Before John Brown attempt at taking Harper's Ferry, Virginia, the focus of abolitionists had been on debating and trying to change the laws to abolish slavery. After Harper's Ferry, many abolitionists changed their tactics to direct confrontation and physical violence of those who supported slavery. This crucial change made violence against the practice of slavery acceptable.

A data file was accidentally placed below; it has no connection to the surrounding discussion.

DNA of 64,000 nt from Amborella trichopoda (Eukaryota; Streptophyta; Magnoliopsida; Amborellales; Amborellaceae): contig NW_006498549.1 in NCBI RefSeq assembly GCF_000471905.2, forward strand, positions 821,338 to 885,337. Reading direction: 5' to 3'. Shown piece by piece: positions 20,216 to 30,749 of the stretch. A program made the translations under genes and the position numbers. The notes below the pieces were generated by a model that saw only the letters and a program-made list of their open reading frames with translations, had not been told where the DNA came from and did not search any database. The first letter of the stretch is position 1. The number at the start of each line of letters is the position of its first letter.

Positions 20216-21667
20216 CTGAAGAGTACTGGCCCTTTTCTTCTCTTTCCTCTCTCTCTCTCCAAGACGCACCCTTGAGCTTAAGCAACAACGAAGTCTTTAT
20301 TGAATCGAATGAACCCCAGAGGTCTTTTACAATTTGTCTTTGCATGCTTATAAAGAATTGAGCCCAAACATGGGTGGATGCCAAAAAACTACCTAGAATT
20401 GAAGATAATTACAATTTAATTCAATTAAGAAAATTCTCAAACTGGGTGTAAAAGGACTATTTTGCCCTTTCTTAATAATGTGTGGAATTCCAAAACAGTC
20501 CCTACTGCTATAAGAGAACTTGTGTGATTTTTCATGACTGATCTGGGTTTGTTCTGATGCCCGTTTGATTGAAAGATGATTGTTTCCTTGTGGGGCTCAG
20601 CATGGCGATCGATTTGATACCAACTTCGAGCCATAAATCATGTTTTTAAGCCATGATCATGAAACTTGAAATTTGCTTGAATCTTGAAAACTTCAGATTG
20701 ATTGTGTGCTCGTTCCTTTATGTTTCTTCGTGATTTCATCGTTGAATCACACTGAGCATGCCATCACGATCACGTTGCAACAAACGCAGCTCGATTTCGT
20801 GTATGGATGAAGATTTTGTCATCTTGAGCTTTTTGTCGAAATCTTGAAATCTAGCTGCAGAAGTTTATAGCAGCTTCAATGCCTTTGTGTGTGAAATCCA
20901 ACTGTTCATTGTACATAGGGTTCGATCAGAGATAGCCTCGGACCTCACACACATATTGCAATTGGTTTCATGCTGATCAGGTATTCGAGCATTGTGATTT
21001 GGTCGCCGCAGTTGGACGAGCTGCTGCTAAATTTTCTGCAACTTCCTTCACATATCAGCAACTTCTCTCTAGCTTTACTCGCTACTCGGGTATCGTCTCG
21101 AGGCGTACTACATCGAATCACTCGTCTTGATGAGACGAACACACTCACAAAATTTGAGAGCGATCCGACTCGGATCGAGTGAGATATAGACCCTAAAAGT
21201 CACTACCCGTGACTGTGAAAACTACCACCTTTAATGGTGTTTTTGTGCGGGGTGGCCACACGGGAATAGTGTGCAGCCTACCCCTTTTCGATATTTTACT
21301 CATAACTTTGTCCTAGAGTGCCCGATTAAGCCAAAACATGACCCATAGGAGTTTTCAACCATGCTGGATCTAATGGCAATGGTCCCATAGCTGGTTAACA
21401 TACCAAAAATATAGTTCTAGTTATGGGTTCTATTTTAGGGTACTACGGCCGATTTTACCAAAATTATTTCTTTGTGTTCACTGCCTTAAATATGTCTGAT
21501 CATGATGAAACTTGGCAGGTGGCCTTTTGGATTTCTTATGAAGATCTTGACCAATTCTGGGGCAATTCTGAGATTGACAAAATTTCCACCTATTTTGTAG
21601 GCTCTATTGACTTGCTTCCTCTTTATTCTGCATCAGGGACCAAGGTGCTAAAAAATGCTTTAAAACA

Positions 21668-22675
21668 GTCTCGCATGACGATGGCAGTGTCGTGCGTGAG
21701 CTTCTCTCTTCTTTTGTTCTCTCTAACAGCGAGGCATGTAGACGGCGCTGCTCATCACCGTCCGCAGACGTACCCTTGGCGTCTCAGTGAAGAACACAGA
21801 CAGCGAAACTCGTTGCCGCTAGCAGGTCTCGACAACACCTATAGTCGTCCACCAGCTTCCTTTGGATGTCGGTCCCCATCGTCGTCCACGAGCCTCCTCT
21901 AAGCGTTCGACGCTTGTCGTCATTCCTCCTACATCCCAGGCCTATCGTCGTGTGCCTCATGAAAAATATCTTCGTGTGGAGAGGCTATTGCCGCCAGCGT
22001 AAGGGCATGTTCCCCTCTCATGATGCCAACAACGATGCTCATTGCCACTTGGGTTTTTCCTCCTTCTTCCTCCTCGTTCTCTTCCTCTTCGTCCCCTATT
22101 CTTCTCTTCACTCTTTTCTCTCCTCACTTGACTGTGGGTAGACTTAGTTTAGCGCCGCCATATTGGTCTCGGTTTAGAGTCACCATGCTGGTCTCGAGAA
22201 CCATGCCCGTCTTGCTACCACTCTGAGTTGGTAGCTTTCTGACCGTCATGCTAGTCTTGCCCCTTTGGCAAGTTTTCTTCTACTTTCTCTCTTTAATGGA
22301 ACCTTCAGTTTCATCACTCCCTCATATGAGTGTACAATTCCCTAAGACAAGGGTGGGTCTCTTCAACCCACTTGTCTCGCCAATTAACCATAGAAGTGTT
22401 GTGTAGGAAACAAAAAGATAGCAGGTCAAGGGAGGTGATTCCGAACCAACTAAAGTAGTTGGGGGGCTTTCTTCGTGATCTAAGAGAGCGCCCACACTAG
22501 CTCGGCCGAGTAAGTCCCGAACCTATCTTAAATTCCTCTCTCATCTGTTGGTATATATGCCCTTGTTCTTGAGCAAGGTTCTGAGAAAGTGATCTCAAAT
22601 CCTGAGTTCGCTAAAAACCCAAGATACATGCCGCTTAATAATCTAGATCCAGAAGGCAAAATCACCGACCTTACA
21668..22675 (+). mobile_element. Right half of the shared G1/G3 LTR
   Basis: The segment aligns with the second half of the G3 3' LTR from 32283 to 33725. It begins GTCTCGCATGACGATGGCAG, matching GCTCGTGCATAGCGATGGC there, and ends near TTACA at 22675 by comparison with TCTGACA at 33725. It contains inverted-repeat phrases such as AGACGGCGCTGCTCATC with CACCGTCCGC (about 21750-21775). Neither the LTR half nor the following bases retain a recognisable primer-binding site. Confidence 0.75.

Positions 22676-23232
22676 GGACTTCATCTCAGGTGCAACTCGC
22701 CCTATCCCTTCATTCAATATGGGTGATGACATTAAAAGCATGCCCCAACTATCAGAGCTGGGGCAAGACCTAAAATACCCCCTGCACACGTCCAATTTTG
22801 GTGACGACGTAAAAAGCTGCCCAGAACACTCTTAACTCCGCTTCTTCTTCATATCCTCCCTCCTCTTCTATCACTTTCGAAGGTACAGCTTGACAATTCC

At Harper's Ferry, Brown took over a town with a force of 14 whites and 5 blacks. "Shots were fired and lives taken". Brown, himself was wounded. Ironically, union forces under the control of Robert E. Lee, eventually retook the town and captured Brown. Then the union forces investigated the farm Brown had used as his headquarters and found documents which linked him to several prominent men. These documents proved that Brown had been part of a conspiracy and he was scheduled to be hanged in Charleston. The day of the hanging martial law had to be declared in Charleston and 1500 soldiers, including a group of cadets from the Virginia Military Institute under the command of Thomas "Stonewall" Jackson, had to guard the gallows. Brown was hanged, but became a martyr to the abolitionist cause and his tactics suddenly seemed morally correct. Brown had made violent physical confrontation over slavery acceptable, something the soldiers fighting in the civil war would experience many, many times.